Although firmly rooted in human culture, child labour was again a subject of national discussion in the late 1980s. Over that decade, the so-called developing world civil society became conscious that the black and white images of children employed during the Western Industrial Revolution http://Elias Mendelievich, Child Labour, 118 INT’l LAB. REV. 557 (1979). could just as easily be coloured in other regions of the present world due to the broad media attention and expanded dissemination of facts. Since then, few human rights problems have attracted the public’s attention as a whole, and the child labour movement has continued to increase and receive funding.As with problems which unexpectedly awaken the general public’s consciousness, the initial reactions were very instinctive and mis-coordinated.
The initiative was made by a number of stakeholders, including NGOs, labour unions, international organisations and governments and private individuals. Initiatives arising from civil society at national and international levels have traditionally opened the door for government and intergovernmental organisations to intervene. Private policies such as labelling systems and the codes of ethics of companies have limited to timid governmental support.Only after some initial reluctance, urged on by other foreign organisations and some of its constituents, the ILO adopted a new strategy to harness its decades-long experience and assumed a leadership position in the sector.The international community is deeply concerned about child labour.
The ILO Convention http://Breen Creighton, Combating Child Labour: The Role of International Labour Standards, 18 COMP. LAB. L.J. 362 (1997). on the Worst Forms of Child Labor was adopted in 1999 to solve the problem with a new momentum. All forms of child labour, which involve exploitation and abuse, need to be eliminated and children protected from any kind of work which can harm their health and development. However, there are also economic forces at work, in addition to human rights considerations. In developed countries child labour is a valuable source of income for poor families, so reduction or elimination of child labour is not easy and household income and survival should always be taken into account.On the other hand, forms of child labour which interfere with education can have negative effects on economic growth. Without schooling, the formation of human resources is small, which leads to a low salary for adults and requires that children work to supplement household incomes.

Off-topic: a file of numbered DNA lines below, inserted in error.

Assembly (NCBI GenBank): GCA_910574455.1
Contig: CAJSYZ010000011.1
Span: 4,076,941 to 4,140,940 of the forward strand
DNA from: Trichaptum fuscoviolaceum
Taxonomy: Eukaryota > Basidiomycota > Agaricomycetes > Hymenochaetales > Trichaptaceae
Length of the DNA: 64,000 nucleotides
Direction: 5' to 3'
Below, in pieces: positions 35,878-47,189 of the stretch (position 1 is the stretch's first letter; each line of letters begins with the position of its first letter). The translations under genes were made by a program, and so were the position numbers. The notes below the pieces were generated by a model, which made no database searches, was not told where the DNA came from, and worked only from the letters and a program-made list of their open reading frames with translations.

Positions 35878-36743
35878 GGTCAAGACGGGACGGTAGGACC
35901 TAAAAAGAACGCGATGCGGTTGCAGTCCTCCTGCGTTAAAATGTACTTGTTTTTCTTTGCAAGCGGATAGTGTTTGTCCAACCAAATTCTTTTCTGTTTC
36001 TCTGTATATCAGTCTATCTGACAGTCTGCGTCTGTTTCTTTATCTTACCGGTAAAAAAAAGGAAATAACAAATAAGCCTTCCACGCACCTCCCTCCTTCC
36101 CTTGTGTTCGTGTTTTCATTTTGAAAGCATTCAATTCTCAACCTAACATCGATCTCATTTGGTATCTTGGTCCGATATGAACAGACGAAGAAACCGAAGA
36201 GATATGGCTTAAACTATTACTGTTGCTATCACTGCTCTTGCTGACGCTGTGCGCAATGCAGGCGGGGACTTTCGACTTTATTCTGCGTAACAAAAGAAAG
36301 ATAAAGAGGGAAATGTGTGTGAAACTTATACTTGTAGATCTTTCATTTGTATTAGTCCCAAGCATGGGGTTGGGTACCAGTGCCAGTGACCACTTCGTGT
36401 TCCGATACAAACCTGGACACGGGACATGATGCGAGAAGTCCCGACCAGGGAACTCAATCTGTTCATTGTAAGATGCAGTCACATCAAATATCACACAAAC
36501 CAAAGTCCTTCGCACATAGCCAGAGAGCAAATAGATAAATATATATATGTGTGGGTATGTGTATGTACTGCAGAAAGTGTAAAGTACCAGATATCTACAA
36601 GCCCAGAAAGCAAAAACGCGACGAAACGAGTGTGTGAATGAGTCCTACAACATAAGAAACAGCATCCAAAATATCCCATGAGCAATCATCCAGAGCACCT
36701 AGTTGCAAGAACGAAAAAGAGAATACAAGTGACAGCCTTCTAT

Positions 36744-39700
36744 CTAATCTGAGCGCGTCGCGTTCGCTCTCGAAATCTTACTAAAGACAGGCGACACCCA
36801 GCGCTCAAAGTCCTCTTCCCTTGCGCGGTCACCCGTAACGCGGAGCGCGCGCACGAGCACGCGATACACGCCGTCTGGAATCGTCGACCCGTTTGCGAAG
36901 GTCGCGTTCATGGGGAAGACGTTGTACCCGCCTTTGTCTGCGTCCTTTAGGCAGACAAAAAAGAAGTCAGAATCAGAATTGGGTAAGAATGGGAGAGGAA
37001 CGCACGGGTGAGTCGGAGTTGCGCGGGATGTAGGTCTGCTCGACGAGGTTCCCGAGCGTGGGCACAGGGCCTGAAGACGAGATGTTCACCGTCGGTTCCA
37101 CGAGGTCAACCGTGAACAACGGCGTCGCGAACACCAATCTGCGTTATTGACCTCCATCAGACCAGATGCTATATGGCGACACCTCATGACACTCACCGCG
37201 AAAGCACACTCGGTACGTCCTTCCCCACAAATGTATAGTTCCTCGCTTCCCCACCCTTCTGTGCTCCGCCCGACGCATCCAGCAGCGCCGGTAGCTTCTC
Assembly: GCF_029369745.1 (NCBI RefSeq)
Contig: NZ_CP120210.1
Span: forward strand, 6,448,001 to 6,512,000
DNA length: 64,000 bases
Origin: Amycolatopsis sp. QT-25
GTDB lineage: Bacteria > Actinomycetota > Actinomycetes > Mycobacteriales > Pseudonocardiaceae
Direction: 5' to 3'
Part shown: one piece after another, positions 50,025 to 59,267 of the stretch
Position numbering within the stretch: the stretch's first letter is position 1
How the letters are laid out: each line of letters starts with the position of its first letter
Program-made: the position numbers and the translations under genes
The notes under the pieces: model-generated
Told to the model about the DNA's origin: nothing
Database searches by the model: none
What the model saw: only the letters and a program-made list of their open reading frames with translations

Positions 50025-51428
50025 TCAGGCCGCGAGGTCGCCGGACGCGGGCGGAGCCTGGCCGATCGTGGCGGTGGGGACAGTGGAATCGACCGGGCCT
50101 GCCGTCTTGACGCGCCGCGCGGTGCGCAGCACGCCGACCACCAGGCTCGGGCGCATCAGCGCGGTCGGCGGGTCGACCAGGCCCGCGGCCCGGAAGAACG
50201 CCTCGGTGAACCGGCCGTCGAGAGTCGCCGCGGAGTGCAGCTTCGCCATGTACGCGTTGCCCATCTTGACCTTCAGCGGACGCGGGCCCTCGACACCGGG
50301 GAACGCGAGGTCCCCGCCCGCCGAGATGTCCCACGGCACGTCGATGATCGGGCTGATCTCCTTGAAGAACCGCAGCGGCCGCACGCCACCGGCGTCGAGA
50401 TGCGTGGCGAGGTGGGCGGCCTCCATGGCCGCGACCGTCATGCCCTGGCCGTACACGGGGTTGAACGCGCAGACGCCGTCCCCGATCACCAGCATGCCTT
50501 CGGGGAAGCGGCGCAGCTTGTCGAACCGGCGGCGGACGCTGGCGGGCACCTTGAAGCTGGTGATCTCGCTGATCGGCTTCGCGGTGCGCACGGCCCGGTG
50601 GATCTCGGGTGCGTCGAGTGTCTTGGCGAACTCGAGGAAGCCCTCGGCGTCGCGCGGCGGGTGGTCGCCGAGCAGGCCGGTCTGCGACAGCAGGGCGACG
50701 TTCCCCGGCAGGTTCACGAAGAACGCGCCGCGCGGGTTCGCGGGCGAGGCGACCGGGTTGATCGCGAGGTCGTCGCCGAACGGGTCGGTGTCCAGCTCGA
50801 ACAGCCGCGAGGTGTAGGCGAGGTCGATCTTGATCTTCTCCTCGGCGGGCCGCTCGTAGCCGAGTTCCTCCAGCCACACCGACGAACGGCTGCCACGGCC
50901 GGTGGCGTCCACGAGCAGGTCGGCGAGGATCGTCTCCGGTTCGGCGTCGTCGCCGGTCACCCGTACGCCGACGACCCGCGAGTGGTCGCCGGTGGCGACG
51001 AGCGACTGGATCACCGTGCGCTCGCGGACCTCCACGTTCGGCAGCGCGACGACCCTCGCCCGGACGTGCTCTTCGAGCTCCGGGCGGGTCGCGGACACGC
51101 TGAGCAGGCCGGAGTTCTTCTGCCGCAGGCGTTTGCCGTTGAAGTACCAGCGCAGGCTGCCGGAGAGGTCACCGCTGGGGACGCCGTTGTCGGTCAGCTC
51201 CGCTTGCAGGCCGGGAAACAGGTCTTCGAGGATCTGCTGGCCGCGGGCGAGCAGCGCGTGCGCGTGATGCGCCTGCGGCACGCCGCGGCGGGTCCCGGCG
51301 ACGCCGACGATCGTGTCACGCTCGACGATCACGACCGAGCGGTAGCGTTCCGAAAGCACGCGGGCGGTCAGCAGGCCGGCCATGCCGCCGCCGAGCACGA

This ferocious circle is capable of sustaining generational poverty. http://Christiaan Grootaert & Ravi Kanbur, Child Labour: An Economic Perspective, 134 INT’l LAB. REV. 187 (1995). Therefore, children’s work should not be impeded by effective attendance at schooling. In many Asian developing countries, child labour is the basis of their economic activities and many consumer products are made, including export commodities such as tapestries, clothing and agricultural goods. Child labour activities are often carried out in a number of potentially dangerous roles such as gem mining, building, industrial farming, and goods and services transport. Poverty, the lack of open schools and the lack of teachers in the villages discourage children from schooling and keeping them working.
There has been a long period with problems of child labour. While widespread in Europe HUMPHRIES, JANE. “Childhood and Child Labour in the British Industrial Revolution.” The Economic History Review, vol. 66, no. 2, 2013, pp. 395–418., www.jstor.org/stable/42921562. Accessed 5 May 2021. during the 19th century industrial revolution, in Asia, Africa and Latin America, it continues to occur on a major scale. The international community became more and better aware of the need to respond from the end of the 1980s on. The implementation in 2002 of various soft Law instruments, such as the Program of Action to End the Exploitation of Child Labor and the UN Special Session of the General Assembly, starts with the introduction in 1989 of the Convention on the Right of the Child (CRC), then the World Summit for Children in 1990.Notwithstanding new campaigns to tackle child labour and to ratify universal norms, non-compliance still remains an important issue.
Detailed study of working factors and the complex relationships between child labour and economic growth are essential to eradicate child labour. The aim of that study is therefore to shed light on the economic determining factors of child labour, to enhance the awareness that child labour laws are not applied, and to explore a number of potential solutions, including international standards and national legislation.and to explore a variety of potential solutions to the crisis, including international standards and domestic regulations, financial benefits and corporate social responsibility to families sending their children to study.
I have always been against Glorifying Over Work and therefore, in the year 2021, I have decided to launch this campaign “Balancing Life”and talk about this wrong practice, that we have been following since last few years. I will be talking to and interviewing around 1 lakh people in the coming 2021 and publish their interview regarding their opinion on glamourising Over Work.
If you are interested in participating in the same, do let me know.
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